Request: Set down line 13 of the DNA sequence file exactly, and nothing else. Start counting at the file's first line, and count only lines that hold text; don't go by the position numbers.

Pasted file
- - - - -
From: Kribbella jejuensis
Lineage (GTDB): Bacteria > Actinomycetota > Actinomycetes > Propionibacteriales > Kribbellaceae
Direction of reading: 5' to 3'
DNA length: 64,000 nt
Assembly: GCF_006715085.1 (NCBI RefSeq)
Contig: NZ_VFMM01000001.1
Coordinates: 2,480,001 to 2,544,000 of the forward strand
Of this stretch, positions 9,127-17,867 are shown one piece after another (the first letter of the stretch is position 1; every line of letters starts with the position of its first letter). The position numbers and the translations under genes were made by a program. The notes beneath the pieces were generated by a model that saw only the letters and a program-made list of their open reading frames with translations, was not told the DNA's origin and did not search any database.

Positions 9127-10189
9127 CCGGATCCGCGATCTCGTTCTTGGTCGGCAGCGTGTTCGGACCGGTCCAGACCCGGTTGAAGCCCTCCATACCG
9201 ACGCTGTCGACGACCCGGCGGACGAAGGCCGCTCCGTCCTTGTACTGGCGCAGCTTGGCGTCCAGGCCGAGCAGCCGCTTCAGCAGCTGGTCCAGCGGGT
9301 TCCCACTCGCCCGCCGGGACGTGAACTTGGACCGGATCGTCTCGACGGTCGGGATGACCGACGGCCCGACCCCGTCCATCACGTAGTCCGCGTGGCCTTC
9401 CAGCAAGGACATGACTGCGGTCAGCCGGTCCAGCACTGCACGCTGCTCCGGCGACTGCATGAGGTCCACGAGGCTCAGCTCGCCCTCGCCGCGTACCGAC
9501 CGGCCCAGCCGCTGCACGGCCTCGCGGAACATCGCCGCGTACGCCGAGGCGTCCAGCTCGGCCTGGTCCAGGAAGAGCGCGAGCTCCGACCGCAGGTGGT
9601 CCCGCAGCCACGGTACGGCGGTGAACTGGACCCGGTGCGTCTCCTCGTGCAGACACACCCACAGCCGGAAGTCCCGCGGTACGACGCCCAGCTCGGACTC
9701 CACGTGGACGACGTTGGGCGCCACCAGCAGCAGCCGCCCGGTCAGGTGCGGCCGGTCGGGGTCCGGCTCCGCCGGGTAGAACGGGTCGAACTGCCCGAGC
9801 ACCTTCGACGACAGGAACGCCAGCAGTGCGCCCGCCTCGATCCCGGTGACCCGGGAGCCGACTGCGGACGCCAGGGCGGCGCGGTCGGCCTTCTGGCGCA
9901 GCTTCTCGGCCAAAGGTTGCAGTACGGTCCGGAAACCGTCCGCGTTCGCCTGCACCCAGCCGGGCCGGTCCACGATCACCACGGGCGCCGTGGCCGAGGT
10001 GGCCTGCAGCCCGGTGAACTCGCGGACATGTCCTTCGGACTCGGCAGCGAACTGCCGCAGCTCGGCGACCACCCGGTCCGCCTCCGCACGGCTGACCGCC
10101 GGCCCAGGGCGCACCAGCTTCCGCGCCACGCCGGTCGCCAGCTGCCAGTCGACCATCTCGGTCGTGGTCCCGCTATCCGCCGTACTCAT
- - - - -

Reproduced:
9401 CAGCAAGGACATGACTGCGGTCAGCCGGTCCAGCACTGCACGCTGCTCCGGCGACTGCATGAGGTCCACGAGGCTCAGCTCGCCCTCGCCGCGTACCGAC